As the Japanese and American flags stood side by side, fluttering in gusty trade winds, Shinzo Abe – the first sitting Japanese prime minister to visit the USS Arizona Memorial to Pearl Harbor – offered his “sincere and everlasting condolences” for the attack that killed more than 2,400 Americans and prompted the US to enter the second world war.
Standing next to US president Barack Obama he solemnly vowed that Japan “must never repeat the horrors of war again”.
On a historic, warm, December day, that will likely be their last official meeting, both men spoke of the power of reconciliation and the strength of the US-Japanese alliance.
Standing on Kilo Pier before the USS Arizona Memorial —one of the most powerful symbols of modern battle — and a monument to war and loss, Abe made the case for peace.
“As the prime minister of Japan, I offer my sincere and everlasting condolences to the souls of those who lost their lives here, as well as to the spirits of all the brave men and women whose lives were taken by a war that commenced in this very place … We must never repeat the horrors of war again.”
Abe continued: “We, the people of Japan, will continue to uphold this unwavering principle, while harboring quiet pride in the path we have walked as a peace-loving nation over these 70 years since the war ended.”
Just as Obama did not offer an apology when he became the first sitting US president to visit Hiroshima Peace Memorial in May, Abe did not explicitly apologise but instead repeatedly spoke of reconciliation and what he called an alliance of hope between the two countries.
President Obama followed Abe’s remarks, saying the US-Japan alliance was “a reminder that the deepest wounds of war can give way.”
As he described laying flower wreathes on “waters that still weep,” Obama paid tribute to the “more than 2,400 patriots — fathers, husbands, wives and daughters manning heaven’s rails for all eternity.”
Obama’s statements weren’t confined to messages of reconciliation. He also reflected on “how war tests our most enduring values,” stating that even as Japanese-Americans were deprived of their own liberty during the war, they served the United States military with distinction.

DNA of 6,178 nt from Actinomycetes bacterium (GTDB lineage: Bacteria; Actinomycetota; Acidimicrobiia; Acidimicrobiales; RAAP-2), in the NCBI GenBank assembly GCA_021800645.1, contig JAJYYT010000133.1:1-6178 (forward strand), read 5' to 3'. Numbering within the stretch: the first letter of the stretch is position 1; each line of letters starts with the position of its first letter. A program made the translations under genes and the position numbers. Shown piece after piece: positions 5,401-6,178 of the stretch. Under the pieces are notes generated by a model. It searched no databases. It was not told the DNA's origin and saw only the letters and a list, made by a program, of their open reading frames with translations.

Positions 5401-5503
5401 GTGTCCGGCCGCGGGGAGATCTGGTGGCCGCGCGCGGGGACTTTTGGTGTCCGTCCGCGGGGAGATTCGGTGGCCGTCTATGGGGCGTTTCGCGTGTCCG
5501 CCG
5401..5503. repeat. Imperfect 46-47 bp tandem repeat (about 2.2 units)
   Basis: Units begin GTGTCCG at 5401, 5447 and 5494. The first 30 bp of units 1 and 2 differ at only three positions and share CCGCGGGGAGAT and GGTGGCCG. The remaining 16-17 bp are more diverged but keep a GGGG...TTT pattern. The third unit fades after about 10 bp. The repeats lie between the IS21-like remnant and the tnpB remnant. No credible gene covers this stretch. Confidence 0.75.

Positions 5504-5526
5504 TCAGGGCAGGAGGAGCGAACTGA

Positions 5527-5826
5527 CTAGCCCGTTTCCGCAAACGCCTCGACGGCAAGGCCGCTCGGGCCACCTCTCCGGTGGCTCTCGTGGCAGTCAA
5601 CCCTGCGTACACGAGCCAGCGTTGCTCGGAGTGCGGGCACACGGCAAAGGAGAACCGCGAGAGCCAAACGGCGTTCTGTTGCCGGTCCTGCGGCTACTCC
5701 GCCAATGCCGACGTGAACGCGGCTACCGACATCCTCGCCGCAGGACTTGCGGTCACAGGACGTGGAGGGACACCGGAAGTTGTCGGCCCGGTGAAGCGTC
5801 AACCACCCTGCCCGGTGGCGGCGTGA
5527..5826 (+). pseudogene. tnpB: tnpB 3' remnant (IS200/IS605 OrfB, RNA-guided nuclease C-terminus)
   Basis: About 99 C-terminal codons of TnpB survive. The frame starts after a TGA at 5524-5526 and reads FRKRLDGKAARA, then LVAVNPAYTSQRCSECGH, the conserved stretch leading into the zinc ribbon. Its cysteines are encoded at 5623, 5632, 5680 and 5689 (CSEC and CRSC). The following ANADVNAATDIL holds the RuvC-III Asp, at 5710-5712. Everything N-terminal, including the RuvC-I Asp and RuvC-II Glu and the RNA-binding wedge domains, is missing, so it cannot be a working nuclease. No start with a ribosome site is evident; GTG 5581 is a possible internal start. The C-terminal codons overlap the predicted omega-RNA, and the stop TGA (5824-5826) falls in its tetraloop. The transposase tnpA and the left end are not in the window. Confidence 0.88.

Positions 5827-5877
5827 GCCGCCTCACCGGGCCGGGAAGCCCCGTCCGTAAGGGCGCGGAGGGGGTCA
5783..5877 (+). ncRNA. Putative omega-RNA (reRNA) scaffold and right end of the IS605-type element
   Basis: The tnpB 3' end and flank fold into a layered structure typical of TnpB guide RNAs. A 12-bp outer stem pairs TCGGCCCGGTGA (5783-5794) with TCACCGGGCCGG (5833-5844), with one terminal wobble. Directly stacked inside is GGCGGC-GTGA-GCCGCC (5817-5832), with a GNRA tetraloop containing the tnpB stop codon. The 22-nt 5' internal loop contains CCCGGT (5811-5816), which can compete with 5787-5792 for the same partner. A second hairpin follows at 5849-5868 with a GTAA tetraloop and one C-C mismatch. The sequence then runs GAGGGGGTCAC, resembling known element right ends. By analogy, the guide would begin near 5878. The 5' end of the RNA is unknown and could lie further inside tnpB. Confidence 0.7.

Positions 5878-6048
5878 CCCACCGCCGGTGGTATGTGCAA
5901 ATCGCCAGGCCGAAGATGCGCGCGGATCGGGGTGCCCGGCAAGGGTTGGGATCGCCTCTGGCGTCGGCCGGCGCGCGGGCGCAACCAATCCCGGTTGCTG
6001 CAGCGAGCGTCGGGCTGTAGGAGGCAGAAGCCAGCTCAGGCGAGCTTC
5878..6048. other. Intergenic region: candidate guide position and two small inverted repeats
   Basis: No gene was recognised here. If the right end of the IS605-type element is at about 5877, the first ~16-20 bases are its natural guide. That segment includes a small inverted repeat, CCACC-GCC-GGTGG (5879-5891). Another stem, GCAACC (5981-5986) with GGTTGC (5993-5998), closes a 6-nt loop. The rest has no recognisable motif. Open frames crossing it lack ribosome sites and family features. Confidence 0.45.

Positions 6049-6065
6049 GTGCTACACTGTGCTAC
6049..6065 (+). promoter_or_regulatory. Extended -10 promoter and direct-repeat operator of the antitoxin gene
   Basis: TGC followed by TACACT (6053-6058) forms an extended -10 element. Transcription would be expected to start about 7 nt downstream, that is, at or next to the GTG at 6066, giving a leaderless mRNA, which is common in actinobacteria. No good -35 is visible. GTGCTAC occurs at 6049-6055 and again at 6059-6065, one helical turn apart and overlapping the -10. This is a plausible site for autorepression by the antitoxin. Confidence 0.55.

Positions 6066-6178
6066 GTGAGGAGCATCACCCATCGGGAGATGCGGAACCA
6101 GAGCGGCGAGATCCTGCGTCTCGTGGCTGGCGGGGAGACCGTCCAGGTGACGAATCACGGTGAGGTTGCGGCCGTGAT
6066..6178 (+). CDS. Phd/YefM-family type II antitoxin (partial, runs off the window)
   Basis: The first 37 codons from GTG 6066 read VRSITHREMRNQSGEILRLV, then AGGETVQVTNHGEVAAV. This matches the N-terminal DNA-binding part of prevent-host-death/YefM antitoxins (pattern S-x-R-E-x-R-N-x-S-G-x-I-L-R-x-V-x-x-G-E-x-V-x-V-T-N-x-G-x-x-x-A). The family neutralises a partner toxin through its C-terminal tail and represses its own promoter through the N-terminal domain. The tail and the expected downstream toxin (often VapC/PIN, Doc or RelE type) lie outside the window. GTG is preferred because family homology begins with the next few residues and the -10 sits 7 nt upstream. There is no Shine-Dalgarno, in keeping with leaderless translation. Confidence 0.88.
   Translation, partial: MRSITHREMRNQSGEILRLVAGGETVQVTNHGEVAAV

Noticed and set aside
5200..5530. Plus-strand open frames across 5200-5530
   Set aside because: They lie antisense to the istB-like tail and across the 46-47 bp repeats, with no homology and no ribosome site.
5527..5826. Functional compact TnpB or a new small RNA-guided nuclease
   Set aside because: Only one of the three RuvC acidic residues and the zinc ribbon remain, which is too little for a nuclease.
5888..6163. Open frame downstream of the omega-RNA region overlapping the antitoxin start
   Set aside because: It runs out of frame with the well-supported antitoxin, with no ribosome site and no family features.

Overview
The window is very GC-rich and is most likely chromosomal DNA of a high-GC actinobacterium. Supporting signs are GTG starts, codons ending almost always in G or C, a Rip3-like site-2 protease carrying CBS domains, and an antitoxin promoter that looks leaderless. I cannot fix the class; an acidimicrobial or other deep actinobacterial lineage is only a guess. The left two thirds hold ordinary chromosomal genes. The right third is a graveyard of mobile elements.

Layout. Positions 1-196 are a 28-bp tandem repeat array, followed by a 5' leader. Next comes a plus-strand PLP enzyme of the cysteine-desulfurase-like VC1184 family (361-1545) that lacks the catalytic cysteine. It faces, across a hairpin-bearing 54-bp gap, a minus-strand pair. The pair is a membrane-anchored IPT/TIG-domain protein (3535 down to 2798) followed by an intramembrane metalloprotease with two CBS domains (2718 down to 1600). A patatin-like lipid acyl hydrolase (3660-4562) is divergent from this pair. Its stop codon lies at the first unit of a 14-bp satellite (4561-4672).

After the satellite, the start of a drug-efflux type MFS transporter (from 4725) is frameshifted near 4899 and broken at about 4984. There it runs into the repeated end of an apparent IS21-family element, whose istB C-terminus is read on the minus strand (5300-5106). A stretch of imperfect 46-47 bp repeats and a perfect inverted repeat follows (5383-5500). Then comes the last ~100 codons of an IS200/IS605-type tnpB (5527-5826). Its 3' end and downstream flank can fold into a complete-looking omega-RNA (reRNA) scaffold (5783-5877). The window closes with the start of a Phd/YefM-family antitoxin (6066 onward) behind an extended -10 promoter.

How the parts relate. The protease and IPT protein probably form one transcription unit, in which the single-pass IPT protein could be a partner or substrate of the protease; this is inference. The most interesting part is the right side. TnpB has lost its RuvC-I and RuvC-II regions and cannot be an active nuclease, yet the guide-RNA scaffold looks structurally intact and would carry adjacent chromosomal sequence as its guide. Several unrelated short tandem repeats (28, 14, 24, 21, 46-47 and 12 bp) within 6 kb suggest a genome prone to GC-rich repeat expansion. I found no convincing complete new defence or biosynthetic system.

Among a gathering that included staid suited Japanese dignitaries and officials, active duty US military members, second world war veterans and their families, was congresswoman Colleen Hanabusa, a fourth-generation Japanese-American.Both of her grandfathers were sent to internment camps and she had an uncle who was killed in the atomic bombing of Hiroshima.
Hanabusa said the most important thing about the visit was that both Abe and Obama were physically present together.
“The lesson from all this, was that we do not forget the past … but we have to move ahead,” Hanabusa said. “For us to all collectively survive in the Asia-Pacific region, we need have to have an understanding of both the roles in the past and the roles in the future.”
Also in attendance were three Pearl Harbor survivors, now in their nineties and cheerfully dressed in bright green, red and white Hawaiian aloha shirts. One of the survivors was 95-year-old Sterling R Cale who recalled the morning of the attack.
Enlisted in the navy at the time, Cale said that on the morning of 7 December 1941 he had just finished night duty at the shipyard dispensary and was heading home when he looked up at the sky. “The planes were already diving. I saw one of the planes turn around — the rising sun on the fuselage. ‘My god! Those are Japanese planes,’” he recalled saying.
He and others broke down the door of the armory and rushed to hand out single-shot rifles to anyone able to help defend the base. Cale remembers spending four hours pulling 46 men, some already dead, from the water.
Seventy-five years on, Cale was not asking for an apology from the Japanese prime minister. The fact that Abe came to Pearl Harbor, he said, was enough.
“He might say ‘we’re sorry.’ So what?… I say the action is better than saying anything because it actually means they’re sorry,” then, speaking in Japanese, Cale asked, “wakarimasuka?” — do you understand?
Cale was one of three Pearl Harbor survivors present, all of whom Abe shook hands with and embraced.
Brad Glosserman, executive director of the Pacific Forum Center for Strategic and International Studies, a Honolulu-based think tank, called Abe’s visit a “big deal” that signified an eagerness to close the door on the postwar-era, but added that Japan must make similar gestures to its Asian neighbours if it is to “play the role to which it aspires in Asia and the world.”